NORMAN — During Oklahoma’s suspense-filled NCAA tournament run, Bobby Shore looks for distractions to take his mind off the close games when he is not on the mound. Often a little bubble gum is enough to do the trick.

Lately, the pitcher has had plenty of reasons to look for distractions.

His Sooners (47-15) have won five of their last seven games by scoring in their final at-bat and won notched three straight by one run to squeak through the Norman Regional this past weekend.

Twice, Oklahoma needed extra innings to come out ahead.

“When I’m in the dugout doing the chart, I can’t stand it. I’m going to have a heart attack in there,” said Shore, who’s left to take notes when it’s not his turn in the starting rotation.

“I’d like to have some boat races in there. But they’re fun games when you come out on top.”

The Sooners have been able to find late-inning magic again and again in earning a trip to Charlottesville, Va., this weekend for a super regional against No. 5 national seed Virginia (50-12). Game 1 of the best-of-three series is Saturday.

It all started with three straight dramatic wins against Kansas last month. Tyler Ogle delivered a three-run double with two outs in the ninth to cap the Sooners’ four-run rally for an 8-7 win on May 22. The next night, he hit a tiebreaking three-run homer in the ninth for another

Then, in the opening game of the Big 12 tournament, the Jayhawks fell victim to another Oklahoma comeback as Cody Reine hit a game-ending two-run double in a 3-2 Sooners win.

Those heroics carried over into the postseason, with Chris Ellison and Erik Ross providing the decisive hits in the 10th inning for wins against Oral Roberts and North Carolina last weekend.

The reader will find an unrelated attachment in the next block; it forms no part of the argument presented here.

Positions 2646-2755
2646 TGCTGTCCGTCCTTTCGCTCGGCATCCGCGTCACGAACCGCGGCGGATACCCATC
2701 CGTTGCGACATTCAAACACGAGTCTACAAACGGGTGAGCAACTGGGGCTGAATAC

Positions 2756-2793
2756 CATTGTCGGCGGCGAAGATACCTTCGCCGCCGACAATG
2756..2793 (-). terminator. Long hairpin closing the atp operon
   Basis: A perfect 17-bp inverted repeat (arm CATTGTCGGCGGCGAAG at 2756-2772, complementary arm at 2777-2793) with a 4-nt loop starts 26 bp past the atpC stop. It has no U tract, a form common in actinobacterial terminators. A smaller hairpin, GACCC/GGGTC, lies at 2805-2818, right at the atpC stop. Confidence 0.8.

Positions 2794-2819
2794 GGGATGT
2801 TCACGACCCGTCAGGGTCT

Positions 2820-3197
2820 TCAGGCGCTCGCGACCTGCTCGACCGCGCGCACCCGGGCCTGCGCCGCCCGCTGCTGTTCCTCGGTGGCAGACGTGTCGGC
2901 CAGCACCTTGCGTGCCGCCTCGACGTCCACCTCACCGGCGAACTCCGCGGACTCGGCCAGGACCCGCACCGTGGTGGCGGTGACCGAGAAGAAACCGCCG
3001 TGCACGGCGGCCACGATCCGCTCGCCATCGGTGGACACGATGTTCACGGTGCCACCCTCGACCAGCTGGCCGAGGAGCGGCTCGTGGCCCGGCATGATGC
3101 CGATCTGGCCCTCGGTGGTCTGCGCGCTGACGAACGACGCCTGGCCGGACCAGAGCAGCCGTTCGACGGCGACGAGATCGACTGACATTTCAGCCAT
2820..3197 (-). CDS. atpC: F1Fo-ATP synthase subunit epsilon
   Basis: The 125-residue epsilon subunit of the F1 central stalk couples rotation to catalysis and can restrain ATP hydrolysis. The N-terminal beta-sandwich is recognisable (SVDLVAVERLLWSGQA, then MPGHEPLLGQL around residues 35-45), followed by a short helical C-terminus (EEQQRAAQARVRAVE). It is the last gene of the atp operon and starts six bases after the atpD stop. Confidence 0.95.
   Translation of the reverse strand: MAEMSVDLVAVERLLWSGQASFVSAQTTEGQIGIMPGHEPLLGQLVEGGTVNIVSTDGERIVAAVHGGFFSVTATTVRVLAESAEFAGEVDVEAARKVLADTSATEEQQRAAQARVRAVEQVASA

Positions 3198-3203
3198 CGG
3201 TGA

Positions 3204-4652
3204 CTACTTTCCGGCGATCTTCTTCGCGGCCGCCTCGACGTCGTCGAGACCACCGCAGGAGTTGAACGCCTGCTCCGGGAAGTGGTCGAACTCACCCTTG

“The thing with our team is there’s not that much pressure because we know that until the last out’s been made, the game’s not over,” said third baseman Garrett Buechele, the son of former big leaguer Steve Buechele.

“That’s something that we’ve established throughout the year for our team, the fact that until the game’s over we still have a chance to win the game.”

It’s hardly how sixth-year coach Sunny Golloway would draw up the victories for his team.

“I think the players like the late-inning drama. I don’t think the coaching staff likes it at all. But I do like the toughness,” Golloway said. “Our program is built on mental toughness. We talk about it. We have a definition: Learning to be comfortable in an uncomfortable situation. … There was nothing comfortable about this weekend.”

The Sooners have arrived in the super regionals for just the second time since the NCAA tournament format was changed in 1999 in a season that started with some uncertainty.

Golloway lost six players to the first nine rounds of last year’s Major League Baseball draft, and three others who were picked later on. Among those who moved on were the club’s two top starting pitchers and five everyday starters.

For many of Oklahoma’s current regulars, the late-inning dramatics are the only way they’ve experienced postseason success.

“It’s a great feeling to know that you can come from behind, being down in the ninth inning or the eighth inning or whenever,” Reine said. “It’s good to know that you can count on the guy behind you to come through.”

After winning 20 of their past 24 games, Golloway said the Sooners are brimming with confidence and the “expectations are to get to Omaha, and to not just get to Omaha but to win in Omaha” at the College World Series.

“We don’t quit whether we’re down or it’s a one-run game. We just keep playing until the end,” said Zach Neal, who is expected to start Game 2 on Sunday at Virginia. “That shows a lot about our team and our players and the group of guys that we are. We feel good about the wins this weekend. They were all good games. We’re just going to keep pushing.

“Our goal is Omaha, so we’ve got one more weekend.”